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I am 72 and have had FMS for 20+ years. I take glucosamine chondroitin, magnesium malate, elderberry and turmeric. I am not on any medication. This combination of supplements, along with healthy eating and daily exercise seem to keep me functioning at a fairly normal level. I do have quite a lot of FMS symptoms and pain, but have always had a high pain threshold (3 children, natural birth) which is a huge plus. That being said, my body does not seem to tolerate any medication well, including over-the-counter, so I have to find alternative ways to deal with this. I think it's a lifelong learning experience, trial and error, just seeing what works best for you individually. Hope you find the right tools for you.
 

Dahlia308

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Thanks everyone for your replies. I just may stop taking a multivitamin and see what happens. I do take D3 and B12 as well as a combination of malic acid and magnesium. I'm 78 years old and just adopted an eight-year old dog. That will up my exercise considerably! I don't eat right, have a sugar addiction and really need to work on that in the New Year.
 

JayCS

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a combination of malic acid and magnesium
Is that the compound magnesium malate, or malic acid together with a different magnesium form?
Definitely good to keep those up. Magnesium malate is one of the best forms, esp. for fibro.
Some experts suggest D3 should be taken with vit. K2 in the MK-7 form, others disagree.
Most experts say it's a waste taking B12 in the normal cheap form of cyanocobalamin, the other 3 forms are better. With gut issues it might be better to take any or all of those as an s.c. injection.
Both I('d) adjust according to my blood levels, so D3 I dose fairly high (20.000) with K2-MK-7, cos I'm on the lower end without the latter. And B12 my wife gives me methoxycobalamin injections every few months, that rockets that (but doesn't improve symptoms).
 

Dahlia308

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The label says "it's from magnesium oxide". Maybe I'll have to find the magnesium malate. I only take 1,000 mg of D3 (doubled in the winter when the sun doesn't shine here). I try to use a light box every morning. As for the B12, it's methyl cobalamin, 1,000 mcg. And I only take it three times a week. What about all the people saying it's better to get all these vitamins from real food rather than supplements. Or is it that as fibromites, we don't absorb the nutrients as well (or can't eat enough food to get what we need)?
 

seniorzala

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There are very few nutrients in our food....
JAYcs is right to use an injection /B12/ on a sublingual solution if there absorbtion problems.
senior
 

JayCS

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The label says "it's from magnesium oxide".
Whoopsie - that's a cheap form and least bioavailable, 4% is the estimate. Used for extended release, but some docs say it's like trying to eat rocks. (So you're saying they've combined malic acid and magnesium oxide in one product? How strange, maybe they're trying to suggest it's the same as malate, just extended release.)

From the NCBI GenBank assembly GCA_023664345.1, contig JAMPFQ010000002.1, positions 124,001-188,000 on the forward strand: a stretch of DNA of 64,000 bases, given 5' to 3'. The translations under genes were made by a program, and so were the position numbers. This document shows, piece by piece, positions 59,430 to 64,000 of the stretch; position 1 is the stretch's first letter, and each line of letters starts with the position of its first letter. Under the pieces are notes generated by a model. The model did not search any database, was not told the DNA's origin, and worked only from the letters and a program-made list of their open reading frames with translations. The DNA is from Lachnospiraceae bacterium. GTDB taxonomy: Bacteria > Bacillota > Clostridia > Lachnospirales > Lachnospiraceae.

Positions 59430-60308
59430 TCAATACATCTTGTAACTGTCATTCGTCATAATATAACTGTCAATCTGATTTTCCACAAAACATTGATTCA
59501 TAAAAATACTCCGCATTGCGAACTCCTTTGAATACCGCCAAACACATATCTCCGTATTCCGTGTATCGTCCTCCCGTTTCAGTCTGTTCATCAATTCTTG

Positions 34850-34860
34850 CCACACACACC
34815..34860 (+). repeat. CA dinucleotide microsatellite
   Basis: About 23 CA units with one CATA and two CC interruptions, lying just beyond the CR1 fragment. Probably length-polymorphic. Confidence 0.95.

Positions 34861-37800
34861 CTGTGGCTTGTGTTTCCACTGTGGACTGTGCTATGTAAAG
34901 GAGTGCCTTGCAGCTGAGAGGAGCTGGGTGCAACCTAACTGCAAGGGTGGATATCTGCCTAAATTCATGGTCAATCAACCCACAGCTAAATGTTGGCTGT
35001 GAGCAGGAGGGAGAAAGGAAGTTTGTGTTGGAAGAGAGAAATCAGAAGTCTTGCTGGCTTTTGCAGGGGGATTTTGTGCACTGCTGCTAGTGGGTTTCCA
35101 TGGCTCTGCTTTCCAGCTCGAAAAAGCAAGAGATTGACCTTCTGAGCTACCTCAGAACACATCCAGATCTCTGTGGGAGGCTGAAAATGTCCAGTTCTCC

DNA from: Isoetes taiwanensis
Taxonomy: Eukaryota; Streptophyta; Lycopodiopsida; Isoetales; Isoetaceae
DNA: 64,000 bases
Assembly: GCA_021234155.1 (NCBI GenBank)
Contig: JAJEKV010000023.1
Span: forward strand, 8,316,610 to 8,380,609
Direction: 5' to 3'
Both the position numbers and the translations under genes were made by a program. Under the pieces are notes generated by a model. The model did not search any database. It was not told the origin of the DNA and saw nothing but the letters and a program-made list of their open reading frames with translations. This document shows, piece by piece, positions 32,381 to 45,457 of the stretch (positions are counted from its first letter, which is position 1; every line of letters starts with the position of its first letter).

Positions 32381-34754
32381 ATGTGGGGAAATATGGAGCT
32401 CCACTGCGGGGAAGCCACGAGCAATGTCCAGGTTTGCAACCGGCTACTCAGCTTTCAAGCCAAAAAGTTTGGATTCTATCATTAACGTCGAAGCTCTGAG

Maybe I'll have to find the magnesium malate. I only take 1,000 mg of D3 (doubled in the winter when the sun doesn't shine here). I try to use a light box every morning.
You mean 1,000 IU (= 25mcg = 0.0025 mg). Daily? If someone's deficient: >20,000 IU/wk.
As for the B12, it's methyl cobalamin, 1,000 mcg. And I only take it three times a week.
The type is good, the amount would be OK per day, again depending on your levels.
What about all the people saying it's better to get all these vitamins from real food rather than supplements. Or is it that as fibromites, we don't absorb the nutrients as well (or can't eat enough food to get what we need)?
Exactly. Also intolerances/IBS can cause problems, e.g. I can't tolerate natural vitamin C or any anti-inflammatory spices. But what is crucial is first to get as healthy a diet as possible (e.g. Mediterranean) and tolerated, because supps are hardly any use in making good for an unhealthy one.
Before fibro I didn't take any supps. In my first year none of them helped at all.
There are very few nutrients in our food....
I know you don't mean that like it comes across, @seniorzala! 😁
 
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cookiebaker

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There are very few nutrients in our food....
I know you don't mean that like it comes across, @seniorzala! 😁

Actually, seniorzala is not that far off - commercially grown fruit & veg is not as nutritious as it once was.. over use of the land has depleted the soils of vital nutrients, and early harvesting reduces things even more (some crops - mostly fruits - get harvested before they are fully ripe in order to make it to stores before they go bad, and chemicals are used to both preserve and ripen the product)

If you want more nutritious food, it is best to grow your own in good soil, naturally fertilized (compost and manure), and harvest only as it ripens - but this is not feasible for a lot of people.
Next best option is farmer's markets - where you buy directly from the small grower - but again, not always feasible, depending on location and time of year.
Granted, eating as healthy a diet as possible - as much fresh fruit & veg as one can get, lean protiens, etc - is the best way to go, but, we cannot ignore the fact that modern produce is not as nutritious as it once was. For those of us with digestive and malabsorption issues, that gets compounded even more, so supplementing is almost a necessity.